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Finding Current, but not original, documents on the web

An interesting perspective on the limitations a simple web search comes today from an Emeritus Professor of Criminal Justice at the University of Nebraska at Omaha. He notes that “The contested history of Executive Order 11246 is an important aspect of the history of the modern women’s rights movement and of the presidency of Lyndon Johnson,” but that a simple search for it yields the revised, not the original, version of the order:

  • The Perils of Internet Research: The Case of LBJ and Affirmative Action, By Samuel Walker, History News Network (5-28-12).

    A standard Google search for “Executive Order 11246” yields multiple web sites, including those of the U.S. Department of Labor (which enforces the federal contractor provision), the National Archives, and Wikipedia. These sites post the current revised version of E. O. 11246. While it duly notes the many revisions over the years, only historians who are specialists on the subject and some employment law attorneys (but only those interested in history), will realize that it is not the original. Consequently, they will gain no hint of the contested initial history of affirmative action regarding sex discrimination or of LBJ’s record on women’s rights.

    This is not an insignificant issue. Wikipedia is widely used by average Americans as a research tool. College undergraduates use it routinely, as do many graduate students. Only PhD or some MA students who are closely supervised by their faculty are likely to know they are missing some important history. Few people, moreover, are likely to question the National Archives as an authoritative source on American history. Executive Order 11246, finally, is hardly the only document where the original does not immediately appear through a Google search. Try finding the original text of the 1966 Freedom of Information Act, for example.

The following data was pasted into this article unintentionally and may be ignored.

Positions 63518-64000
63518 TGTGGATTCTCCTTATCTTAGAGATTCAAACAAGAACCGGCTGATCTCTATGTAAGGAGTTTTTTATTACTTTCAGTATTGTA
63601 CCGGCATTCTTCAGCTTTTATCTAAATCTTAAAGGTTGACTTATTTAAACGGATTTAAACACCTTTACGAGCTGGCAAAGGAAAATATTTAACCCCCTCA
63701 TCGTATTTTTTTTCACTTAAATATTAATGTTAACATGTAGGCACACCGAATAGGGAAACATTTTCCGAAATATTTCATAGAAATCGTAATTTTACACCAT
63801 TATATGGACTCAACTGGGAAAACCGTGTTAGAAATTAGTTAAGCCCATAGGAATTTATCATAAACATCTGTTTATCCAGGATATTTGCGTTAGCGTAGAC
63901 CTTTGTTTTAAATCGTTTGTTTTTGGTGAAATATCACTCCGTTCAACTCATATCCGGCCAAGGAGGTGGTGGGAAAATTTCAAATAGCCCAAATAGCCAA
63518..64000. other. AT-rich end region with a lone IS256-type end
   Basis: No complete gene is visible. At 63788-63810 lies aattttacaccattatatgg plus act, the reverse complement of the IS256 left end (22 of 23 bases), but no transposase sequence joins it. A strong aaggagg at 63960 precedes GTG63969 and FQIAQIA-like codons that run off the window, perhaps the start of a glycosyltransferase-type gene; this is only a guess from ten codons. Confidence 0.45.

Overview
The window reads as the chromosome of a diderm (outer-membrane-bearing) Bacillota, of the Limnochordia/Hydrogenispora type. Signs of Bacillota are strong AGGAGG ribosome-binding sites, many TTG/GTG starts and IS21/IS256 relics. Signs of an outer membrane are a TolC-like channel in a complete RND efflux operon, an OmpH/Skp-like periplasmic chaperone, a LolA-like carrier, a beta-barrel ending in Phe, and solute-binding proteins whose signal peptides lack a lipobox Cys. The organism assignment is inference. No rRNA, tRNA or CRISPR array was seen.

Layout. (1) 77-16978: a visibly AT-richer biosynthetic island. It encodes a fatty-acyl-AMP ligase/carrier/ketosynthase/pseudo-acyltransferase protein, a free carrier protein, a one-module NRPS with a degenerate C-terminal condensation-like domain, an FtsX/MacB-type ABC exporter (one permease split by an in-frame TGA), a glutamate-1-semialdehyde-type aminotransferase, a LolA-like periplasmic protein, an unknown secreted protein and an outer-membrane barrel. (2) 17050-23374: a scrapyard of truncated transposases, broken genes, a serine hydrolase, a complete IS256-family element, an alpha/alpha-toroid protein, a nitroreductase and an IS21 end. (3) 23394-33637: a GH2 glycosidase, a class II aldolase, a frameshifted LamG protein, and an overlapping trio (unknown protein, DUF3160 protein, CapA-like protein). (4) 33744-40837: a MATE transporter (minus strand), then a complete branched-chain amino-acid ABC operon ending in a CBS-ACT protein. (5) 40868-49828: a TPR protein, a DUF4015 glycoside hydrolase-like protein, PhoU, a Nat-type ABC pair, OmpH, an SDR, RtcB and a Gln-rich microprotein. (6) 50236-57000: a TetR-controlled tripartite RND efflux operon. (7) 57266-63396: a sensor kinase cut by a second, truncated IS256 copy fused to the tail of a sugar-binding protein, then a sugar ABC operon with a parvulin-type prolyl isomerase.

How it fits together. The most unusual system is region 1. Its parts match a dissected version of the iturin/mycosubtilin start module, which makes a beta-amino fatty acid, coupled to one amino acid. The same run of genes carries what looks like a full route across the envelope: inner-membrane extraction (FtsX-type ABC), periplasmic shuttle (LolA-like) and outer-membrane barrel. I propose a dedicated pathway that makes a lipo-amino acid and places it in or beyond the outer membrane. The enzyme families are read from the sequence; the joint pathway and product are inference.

Experienced government information specialists will not be surprised by this and will recognize the need for sophisticated searching (and careful interpretation of search results) in general.

But this is also an example of the importance of our historical collections. Because government information is a record of the activities and attitudes and knowledge of a government at particular points in time, it retains historical value even when it is “out of date” — as in the above example. Different versions of laws, old censuses, series of annual reports, early maps, photographs: all these are important historical records which require the same attention and care we devote to the most current information.

Too often, however, I hear librarians focus on “currency” as a value to such an extent that they seem to deprecate the value of historical records. I feel this is the case when library administrators refer to our historical paper collections as “legacy” collections.

The word “legacy,” when used as an adjective, comes from computing and means superseded, no longer useful, difficult to use, and in need of replacement. In this way the use of “legacy” as an adjective as a description of our historical collections is both incorrect and demeaning. Those who call our historical collections “legacy collections” are diminishing the value of those collections. I don’t know if they do this intentionally or not, but I do know that this use carries an implication that cheapens the value of these collections. That can lead to bad decisions.

If we must use the term “legacy” to describe our historical collections, we should use it as a noun. The noun “legacy” means bequest, heritage, endowment, gift, and birthright. Our historical collections are a legacy from the past to us and to our children and must be treated with respect.

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